Black Nowhere

Black Nowhere

by Reece Hirsch


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Chasing a cybercriminal into the pitch-black heart of the Dark Web.

Special Agent Lisa Tanchik is the best at taking down cybercriminals. So when the FBI discovers a multibillion-dollar black market online, she’s tasked with finding the creator and bringing him to justice. Donning one of her many digital disguises, Tanchik goes undercover into the network.

Brilliant college student Nate Fallon started his site as an idealistic experiment. But his platform has made illegal trade not only more efficient—but also more dangerous. Now the FBI aren’t the only ones out to get him. As profits soar, a criminal organization casts its monstrous gaze on Fallon, and danger leaps from cyberspace into reality.

Feeling pressure from both sides of the law, Fallon is forced to make a decision with shattering consequences. Can Agent Tanchik find Fallon before his dangerous infrastructure falls into the wrong hands?

Product Details

ISBN-13: 9781542042895
Publisher: Amazon Publishing
Publication date: 09/01/2019
Series: Lisa Tanchik Series , #1
Pages: 314
Product dimensions: 5.40(w) x 8.20(h) x 1.00(d)

About the Author

Reece Hirsch is the author of five thrillers that draw upon his background as a privacy attorney. His first book, The Insider, was a finalist for the 2011 International Thriller Writers Award for Best First Novel. His next three books, The Adversary, Intrusion, and Surveillance, all feature former Department of Justice cybercrimes prosecutor Chris Bruen. Hirsch is a partner at the San Francisco office of an international law firm and cochair of its privacy-and-cybersecurity practice. He is also a member of the board of directors of the Valentino Achak Deng Foundation ( He lives in the Bay Area with his wife. Find out more at

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Black Nowhere 3.8 out of 5 based on 0 ratings. 4 reviews.
LEH0644 7 days ago
Nate Fallon is enrolled in Stanford’s graduate program in physics and is bored with school. He has started small companies that fizzled out but got an idea of setting up an internet site for the sale of all kinds of drugs to buyers in return for his 7% fee. He names the site Kyte and sales skyrocket and he is soon earning $70,000 per day in fees. The site attracts FBI agent Lisa Tanchik and she is concerned when she sees what is offered on the site. She knows the site needs to be taken down and the man responsible needs to be arrested. But the government is the least of Nate’s worries because the success of his site has cut into the sales of the Zeta cartel and they are not happy. This is the fourth book written by Reece Hirsch that I have read. All have been well written with a great story line.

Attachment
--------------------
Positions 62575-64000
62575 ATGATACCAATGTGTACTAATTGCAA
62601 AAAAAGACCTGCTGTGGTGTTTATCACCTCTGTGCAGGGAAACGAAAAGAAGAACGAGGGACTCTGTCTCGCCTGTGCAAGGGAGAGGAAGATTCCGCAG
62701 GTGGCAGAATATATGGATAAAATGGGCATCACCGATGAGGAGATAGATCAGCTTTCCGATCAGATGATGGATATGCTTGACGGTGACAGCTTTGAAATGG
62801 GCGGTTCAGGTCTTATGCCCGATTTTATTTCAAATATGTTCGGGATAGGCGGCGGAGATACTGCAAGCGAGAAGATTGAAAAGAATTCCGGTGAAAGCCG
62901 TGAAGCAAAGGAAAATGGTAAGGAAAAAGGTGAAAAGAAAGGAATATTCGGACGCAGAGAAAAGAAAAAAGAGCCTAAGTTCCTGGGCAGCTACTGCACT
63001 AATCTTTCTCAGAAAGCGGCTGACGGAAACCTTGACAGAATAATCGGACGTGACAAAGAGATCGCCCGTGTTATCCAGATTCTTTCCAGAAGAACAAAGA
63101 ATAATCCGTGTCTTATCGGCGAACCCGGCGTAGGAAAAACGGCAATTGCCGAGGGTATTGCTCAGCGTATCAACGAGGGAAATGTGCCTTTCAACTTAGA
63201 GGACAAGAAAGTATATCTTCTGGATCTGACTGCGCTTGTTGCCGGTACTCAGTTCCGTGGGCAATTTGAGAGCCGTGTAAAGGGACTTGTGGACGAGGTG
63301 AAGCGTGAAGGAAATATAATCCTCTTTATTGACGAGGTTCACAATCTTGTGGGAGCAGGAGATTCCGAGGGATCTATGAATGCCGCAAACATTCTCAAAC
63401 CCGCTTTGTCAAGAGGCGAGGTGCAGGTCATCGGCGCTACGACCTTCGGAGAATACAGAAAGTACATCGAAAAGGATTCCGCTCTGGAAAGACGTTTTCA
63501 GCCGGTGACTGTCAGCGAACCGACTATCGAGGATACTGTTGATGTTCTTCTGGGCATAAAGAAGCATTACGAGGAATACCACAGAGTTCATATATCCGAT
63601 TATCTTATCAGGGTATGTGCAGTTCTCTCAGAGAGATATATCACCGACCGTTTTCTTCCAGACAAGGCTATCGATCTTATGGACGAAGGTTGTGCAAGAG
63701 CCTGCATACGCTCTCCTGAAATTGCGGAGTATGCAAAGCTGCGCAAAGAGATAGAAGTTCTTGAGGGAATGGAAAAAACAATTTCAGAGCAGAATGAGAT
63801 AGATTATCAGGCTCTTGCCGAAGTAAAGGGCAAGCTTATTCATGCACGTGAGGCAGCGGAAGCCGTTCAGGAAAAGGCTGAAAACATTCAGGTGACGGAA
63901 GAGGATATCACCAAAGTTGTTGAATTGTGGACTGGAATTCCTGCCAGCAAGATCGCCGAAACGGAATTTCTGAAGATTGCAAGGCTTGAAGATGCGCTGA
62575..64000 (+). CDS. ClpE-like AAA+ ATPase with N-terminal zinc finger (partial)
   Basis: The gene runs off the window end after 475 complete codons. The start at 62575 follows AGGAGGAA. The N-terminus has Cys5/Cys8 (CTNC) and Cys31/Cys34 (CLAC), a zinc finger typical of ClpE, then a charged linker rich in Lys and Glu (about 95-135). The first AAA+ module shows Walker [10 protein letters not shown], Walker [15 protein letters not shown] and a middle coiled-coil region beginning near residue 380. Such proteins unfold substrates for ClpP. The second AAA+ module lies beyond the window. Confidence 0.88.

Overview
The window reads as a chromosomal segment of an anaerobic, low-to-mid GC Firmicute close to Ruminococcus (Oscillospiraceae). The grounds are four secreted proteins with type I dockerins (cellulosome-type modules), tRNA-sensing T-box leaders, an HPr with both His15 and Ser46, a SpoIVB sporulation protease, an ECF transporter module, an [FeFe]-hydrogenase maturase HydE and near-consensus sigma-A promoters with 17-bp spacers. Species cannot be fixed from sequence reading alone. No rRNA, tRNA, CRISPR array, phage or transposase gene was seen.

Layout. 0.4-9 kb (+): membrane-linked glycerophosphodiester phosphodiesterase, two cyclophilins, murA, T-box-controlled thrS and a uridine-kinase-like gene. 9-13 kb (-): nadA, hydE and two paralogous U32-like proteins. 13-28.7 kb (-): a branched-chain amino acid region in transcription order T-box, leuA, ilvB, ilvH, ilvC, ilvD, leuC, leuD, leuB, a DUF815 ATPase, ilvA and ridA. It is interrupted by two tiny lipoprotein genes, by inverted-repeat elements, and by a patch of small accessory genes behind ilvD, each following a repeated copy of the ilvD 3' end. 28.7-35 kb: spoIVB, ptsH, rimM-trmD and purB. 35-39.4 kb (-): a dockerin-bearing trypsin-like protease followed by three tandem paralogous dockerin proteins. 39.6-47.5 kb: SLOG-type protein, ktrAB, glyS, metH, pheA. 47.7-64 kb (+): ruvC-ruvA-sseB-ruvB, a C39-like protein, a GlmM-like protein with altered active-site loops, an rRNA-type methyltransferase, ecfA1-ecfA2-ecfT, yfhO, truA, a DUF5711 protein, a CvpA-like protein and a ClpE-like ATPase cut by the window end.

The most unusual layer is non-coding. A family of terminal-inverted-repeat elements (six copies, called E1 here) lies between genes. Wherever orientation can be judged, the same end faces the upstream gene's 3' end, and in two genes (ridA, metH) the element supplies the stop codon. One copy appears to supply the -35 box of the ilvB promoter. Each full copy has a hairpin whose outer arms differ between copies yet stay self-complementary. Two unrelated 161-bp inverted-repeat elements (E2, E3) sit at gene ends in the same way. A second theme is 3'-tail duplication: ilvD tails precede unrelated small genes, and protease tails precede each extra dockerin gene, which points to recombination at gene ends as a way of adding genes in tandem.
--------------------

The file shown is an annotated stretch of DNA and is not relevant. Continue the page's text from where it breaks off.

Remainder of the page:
Steve Aberle 9 days ago
Despite the name of the book Black Nowhere, the special agent who is our hero in this engaging who done it is going to have a brilliant career. The story involves technology but not to the point where the reader begins to doze. The plot and the characters and the premise are all spectacular which produces a terrific story. What I also liked about the story is that it posed philosophical questions about the use of technology that is so pervasive in today's world. Our female special agent is a character that you want to spend time with on the case. One can only hope that this is not a one-off and that we can look for many more entries.